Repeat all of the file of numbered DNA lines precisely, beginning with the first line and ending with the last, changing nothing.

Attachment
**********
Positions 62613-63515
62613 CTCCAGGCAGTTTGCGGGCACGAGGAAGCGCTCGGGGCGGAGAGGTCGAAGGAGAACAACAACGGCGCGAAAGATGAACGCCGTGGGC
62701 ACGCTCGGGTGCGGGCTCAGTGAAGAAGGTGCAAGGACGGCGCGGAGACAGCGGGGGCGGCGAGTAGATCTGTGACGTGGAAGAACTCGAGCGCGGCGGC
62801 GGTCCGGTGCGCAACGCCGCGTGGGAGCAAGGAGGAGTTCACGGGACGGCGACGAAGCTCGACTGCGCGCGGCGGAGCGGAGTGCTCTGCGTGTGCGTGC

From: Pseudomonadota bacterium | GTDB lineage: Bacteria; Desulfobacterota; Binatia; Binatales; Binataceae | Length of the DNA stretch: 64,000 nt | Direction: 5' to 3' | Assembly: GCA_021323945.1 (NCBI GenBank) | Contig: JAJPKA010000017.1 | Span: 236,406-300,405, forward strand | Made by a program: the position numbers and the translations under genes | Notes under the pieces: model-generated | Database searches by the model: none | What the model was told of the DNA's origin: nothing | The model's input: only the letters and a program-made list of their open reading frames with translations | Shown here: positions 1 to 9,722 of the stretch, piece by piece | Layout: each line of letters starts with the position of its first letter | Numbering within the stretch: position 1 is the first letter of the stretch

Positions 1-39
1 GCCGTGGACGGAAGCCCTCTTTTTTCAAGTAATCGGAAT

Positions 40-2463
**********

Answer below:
Positions 62613-63515
62613 CTCCAGGCAGTTTGCGGGCACGAGGAAGCGCTCGGGGCGGAGAGGTCGAAGGAGAACAACAACGGCGCGAAAGATGAACGCCGTGGGC
62701 ACGCTCGGGTGCGGGCTCAGTGAAGAAGGTGCAAGGACGGCGCGGAGACAGCGGGGGCGGCGAGTAGATCTGTGACGTGGAAGAACTCGAGCGCGGCGGC
62801 GGTCCGGTGCGCAACGCCGCGTGGGAGCAAGGAGGAGTTCACGGGACGGCGACGAAGCTCGACTGCGCGCGGCGGAGCGGAGTGCTCTGCGTGTGCGTGC

From: Pseudomonadota bacterium | GTDB lineage: Bacteria; Desulfobacterota; Binatia; Binatales; Binataceae | Length of the DNA stretch: 64,000 nt | Direction: 5' to 3' | Assembly: GCA_021323945.1 (NCBI GenBank) | Contig: JAJPKA010000017.1 | Span: 236,406-300,405, forward strand | Made by a program: the position numbers and the translations under genes | Notes under the pieces: model-generated | Database searches by the model: none | What the model was told of the DNA's origin: nothing | The model's input: only the letters and a program-made list of their open reading frames with translations | Shown here: positions 1 to 9,722 of the stretch, piece by piece | Layout: each line of letters starts with the position of its first letter | Numbering within the stretch: position 1 is the first letter of the stretch

Positions 1-39
1 GCCGTGGACGGAAGCCCTCTTTTTTCAAGTAATCGGAAT

Positions 40-2463